Priceonomics

Losing weight is one of the most popular New Year’s resolutions. As millions vow to get rid of their holiday bloat, Google searches for “gym membership” spike at the beginning of January:

“Gym Membership” on Google Search, 2004-2012. Source: LaymanPsych

While people pledge to get in shape, gyms scramble to handle new membership applications. From January to March, gyms see the biggest increase in membership sales:

Change in Membership Sales per Month, 2012-2013. Source: Club Manager Central

The first quarter of the year represents the highest growth months for new members. And the January excitement seems to last for several months. According to Mark Daly of Anytime Fitness, this is because “people are shedding clothing and getting ready for their spring and summer attire.” 

The desire to look good on the beach seems strong enough to motivate a spike in gym memberships, but not strong enough to keep people in those gyms. A 2001 study by the Fitness Industry Association found that, after about 3 months of membership, over 40% of all new members go to the gym less than 4 times a month:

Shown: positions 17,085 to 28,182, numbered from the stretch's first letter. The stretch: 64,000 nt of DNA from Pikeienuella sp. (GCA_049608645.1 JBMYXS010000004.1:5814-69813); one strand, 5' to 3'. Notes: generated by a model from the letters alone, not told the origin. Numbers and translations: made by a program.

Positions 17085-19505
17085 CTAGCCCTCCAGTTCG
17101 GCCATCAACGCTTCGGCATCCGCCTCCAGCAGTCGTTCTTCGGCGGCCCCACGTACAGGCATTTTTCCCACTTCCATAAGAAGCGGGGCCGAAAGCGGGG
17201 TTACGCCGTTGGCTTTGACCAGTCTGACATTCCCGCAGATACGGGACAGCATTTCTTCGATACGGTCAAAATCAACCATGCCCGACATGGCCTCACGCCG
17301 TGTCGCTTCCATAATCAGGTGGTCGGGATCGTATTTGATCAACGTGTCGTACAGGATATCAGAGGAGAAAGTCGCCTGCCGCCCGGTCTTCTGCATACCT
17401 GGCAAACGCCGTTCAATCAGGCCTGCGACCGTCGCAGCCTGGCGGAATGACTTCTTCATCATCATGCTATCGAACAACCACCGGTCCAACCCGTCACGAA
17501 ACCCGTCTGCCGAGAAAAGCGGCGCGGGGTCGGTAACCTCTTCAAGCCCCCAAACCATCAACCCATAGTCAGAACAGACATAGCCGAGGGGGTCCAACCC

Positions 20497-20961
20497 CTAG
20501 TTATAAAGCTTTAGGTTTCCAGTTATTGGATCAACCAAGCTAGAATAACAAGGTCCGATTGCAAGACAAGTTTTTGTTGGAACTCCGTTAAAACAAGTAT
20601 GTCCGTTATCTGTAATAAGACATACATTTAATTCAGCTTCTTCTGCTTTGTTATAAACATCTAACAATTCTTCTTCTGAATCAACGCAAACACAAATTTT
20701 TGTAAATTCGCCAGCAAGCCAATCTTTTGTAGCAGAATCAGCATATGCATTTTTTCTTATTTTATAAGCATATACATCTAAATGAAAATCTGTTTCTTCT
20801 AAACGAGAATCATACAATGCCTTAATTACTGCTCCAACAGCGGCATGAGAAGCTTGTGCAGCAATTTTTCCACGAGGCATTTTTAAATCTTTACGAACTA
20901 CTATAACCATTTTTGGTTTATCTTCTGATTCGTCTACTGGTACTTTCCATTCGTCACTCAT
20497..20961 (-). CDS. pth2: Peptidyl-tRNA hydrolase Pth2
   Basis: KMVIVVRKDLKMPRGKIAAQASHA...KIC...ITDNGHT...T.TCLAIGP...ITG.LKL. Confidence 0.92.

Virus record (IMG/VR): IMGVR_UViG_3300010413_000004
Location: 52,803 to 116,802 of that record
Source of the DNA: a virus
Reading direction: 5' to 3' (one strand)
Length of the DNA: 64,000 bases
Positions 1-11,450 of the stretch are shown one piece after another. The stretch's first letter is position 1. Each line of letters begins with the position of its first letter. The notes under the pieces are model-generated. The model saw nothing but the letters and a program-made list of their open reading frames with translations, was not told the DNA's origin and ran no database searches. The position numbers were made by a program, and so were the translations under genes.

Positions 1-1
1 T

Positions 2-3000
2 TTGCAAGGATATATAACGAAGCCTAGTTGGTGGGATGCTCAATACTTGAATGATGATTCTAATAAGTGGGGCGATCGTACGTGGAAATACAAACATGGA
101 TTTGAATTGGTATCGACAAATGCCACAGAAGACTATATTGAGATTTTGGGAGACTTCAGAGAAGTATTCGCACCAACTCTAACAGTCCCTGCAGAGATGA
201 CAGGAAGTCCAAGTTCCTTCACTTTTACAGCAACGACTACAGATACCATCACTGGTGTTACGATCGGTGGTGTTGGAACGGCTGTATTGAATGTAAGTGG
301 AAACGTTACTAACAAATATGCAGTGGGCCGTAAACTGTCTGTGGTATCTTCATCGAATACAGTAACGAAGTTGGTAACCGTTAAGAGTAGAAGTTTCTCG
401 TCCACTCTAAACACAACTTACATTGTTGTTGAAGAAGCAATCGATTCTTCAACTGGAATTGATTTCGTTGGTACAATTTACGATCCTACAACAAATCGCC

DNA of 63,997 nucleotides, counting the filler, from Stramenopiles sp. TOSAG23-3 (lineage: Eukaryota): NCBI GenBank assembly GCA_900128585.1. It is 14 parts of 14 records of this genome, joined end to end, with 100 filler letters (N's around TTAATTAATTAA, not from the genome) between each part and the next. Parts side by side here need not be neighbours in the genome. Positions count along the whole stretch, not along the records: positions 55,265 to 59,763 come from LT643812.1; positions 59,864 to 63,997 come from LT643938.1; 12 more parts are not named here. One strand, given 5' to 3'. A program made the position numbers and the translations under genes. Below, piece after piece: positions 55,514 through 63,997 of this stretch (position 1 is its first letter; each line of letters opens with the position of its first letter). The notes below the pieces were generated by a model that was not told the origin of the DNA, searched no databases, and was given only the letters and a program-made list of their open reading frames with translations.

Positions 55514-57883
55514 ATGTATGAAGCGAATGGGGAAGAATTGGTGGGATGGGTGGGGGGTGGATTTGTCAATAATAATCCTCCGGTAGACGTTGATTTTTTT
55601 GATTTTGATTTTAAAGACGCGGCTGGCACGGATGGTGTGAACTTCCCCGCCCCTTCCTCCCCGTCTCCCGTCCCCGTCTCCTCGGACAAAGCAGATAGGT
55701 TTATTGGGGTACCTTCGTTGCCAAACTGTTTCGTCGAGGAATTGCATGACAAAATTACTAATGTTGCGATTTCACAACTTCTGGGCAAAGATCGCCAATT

Data via PT Direct

After March, the percentage of those going to the gym more than 4 times a month continues to decrease. After 8 months, 50% of new members cancel their memberships entirely:

Retention Rate for New Gym Members. Source: The Retention People

Why are we so quick to give up on the gym? Perhaps our patience with our workout runs thin, or we’ve already made our annual beach trip, or the weather is nice so we’re spending more time outside. Whatever the reason, a lot of us waste money on gym fees. According to Statistic Brain, the average monthly membership is $55, and $39 of it goes to waste because we don’t take full advantage of our memberships. 

Yet, when the clock strikes midnight on January 1, we continue the time-honored tradition of making resolutions we don’t keep. Gyms everywhere must love ringing in the new year.

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